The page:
So how do you learn to listen? For me it started with a need to hear from God. Good listening starts with the desire to learn. If you can handle life without Him, you will not hear from Him. It is not a matter of setting aside more time, albeit, that would be good. “Be silent . . . before the Lord” (Zech. 2:13) does not mean actual decibel silence, but silence in your mind. The world can be very loud around me, but I can still quiet my heart and mind whether in an airport or in the woods.
Remaining silent before God does not mean that you will have no thoughts or reflections. It does mean you will stop telling God your needs, and say with Samuel, “Speak. Lord, for Your servant hears” (1 Sam. 3:9). To pray without ceasing, it will be necessary to stop one-sided chatter.
Thank You, Lord, for teaching me how to be still before You. I praise You for speaking in the quietness as I wait upon You. As I still my heart before You, there is always a sense of Your pleasure that I can’t sense when I barge into Your presence with my requests. I long to learn what it means to truly “pray without ceasing” in every circumstance of life. I know that I cannot handle life without You. Speak, Lord, for I am listening!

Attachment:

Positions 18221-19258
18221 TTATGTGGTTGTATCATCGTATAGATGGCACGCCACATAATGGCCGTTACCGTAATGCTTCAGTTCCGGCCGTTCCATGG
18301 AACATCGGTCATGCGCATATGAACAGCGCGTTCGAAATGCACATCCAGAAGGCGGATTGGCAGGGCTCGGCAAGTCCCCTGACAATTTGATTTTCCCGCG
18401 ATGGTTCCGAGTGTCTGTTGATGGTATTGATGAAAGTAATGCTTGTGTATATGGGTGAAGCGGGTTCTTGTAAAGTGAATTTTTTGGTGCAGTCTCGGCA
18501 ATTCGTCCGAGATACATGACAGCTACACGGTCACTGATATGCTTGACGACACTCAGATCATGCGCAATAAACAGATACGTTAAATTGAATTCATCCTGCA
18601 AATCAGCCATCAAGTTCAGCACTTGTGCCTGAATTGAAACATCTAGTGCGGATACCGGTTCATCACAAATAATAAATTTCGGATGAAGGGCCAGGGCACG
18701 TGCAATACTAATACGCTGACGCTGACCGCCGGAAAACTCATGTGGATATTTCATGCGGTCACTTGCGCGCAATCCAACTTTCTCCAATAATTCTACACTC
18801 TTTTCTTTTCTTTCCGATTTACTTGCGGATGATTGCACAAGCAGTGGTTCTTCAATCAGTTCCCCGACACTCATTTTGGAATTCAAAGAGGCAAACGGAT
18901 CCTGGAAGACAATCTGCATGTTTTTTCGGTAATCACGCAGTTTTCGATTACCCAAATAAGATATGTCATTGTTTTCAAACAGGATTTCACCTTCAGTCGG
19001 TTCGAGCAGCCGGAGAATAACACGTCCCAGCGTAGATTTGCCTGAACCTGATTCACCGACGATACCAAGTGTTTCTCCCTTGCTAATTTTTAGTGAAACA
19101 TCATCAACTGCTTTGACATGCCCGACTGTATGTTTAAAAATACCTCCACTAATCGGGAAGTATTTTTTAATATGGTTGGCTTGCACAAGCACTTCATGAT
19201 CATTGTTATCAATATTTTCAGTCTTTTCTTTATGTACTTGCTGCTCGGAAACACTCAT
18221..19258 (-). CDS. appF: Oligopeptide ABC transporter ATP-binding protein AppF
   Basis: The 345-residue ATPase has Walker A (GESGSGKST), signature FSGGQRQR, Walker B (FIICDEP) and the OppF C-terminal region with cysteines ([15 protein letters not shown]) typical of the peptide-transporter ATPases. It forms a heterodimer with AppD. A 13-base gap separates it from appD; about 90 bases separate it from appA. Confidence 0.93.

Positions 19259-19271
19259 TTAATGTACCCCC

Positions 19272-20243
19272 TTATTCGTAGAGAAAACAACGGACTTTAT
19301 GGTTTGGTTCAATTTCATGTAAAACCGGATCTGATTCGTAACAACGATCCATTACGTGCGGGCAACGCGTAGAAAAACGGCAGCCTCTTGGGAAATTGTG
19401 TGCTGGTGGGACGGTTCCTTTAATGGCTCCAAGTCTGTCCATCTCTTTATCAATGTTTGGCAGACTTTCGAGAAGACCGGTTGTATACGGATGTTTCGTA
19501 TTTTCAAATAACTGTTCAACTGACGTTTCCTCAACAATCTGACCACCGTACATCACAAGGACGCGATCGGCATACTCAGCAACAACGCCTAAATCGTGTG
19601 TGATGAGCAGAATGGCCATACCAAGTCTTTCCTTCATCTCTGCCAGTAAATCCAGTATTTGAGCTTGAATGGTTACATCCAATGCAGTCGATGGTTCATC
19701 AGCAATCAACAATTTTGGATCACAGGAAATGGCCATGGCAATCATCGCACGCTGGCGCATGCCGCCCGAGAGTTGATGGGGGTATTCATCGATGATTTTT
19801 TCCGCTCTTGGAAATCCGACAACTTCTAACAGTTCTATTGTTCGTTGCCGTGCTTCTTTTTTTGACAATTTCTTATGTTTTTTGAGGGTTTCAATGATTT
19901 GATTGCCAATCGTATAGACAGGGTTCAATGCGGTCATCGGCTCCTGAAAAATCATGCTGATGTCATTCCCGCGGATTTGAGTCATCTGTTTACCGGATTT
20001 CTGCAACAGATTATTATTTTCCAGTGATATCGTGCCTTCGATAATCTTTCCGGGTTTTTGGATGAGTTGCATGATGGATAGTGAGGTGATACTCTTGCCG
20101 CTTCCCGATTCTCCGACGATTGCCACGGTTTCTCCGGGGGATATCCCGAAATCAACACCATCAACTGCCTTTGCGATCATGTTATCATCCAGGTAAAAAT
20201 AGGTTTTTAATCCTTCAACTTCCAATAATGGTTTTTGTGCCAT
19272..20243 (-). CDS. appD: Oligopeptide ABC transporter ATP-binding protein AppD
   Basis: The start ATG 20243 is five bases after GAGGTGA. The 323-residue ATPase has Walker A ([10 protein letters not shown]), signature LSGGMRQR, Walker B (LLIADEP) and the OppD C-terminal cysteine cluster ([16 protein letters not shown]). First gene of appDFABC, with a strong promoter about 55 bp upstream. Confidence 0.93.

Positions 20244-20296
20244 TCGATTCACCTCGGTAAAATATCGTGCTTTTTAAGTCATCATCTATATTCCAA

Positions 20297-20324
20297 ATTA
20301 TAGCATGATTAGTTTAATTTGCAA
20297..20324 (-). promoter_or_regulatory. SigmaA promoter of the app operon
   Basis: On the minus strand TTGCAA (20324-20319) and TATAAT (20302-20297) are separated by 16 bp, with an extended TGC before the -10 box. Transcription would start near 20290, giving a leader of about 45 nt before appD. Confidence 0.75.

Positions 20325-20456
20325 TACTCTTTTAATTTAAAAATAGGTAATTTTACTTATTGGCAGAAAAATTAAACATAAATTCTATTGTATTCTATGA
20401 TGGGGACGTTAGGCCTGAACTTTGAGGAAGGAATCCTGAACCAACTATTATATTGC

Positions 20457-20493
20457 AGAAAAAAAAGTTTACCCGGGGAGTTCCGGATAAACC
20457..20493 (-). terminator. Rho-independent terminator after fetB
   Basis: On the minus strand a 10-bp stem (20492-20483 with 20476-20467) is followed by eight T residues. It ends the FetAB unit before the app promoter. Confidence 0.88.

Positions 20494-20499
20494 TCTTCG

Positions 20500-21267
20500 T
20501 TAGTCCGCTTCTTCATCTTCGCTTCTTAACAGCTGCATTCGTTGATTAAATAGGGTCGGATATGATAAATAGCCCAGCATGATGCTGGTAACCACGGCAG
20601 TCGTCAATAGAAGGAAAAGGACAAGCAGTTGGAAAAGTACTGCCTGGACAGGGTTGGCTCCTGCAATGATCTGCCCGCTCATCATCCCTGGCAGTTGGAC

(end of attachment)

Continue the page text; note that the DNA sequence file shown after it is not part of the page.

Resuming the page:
–Adapted from Giving Ourselves to Prayer: An Acts 6:4 Primer for Ministry (Chapter 38, How to Pray without Ceasing by Cornell Haan). This book is available at prayershop.org. Use the code CONPSP3 at checkout to receive an additional 10% discount.
Praise God, the one who is your dwelling place (Ps. 90:1). Thank him for giving you a wonderful inheritance in Jesus Christ, “an inheritance that can never perish, spoil, or fade” (1 Pet. 1:4). Confess moments during the past day or week when you’ve looked for other “dwelling places.” Commit yourself to living under the authority and love of your heavenly Father. Ask God to show you today why his “dwelling place” is the best.
Pray that you will be enabled to show to an unbeliever by your word and deed why it is that you trust God as your dwelling place.
Prayer Points taken from Patterns for Prayer by Alvin VanderGriend.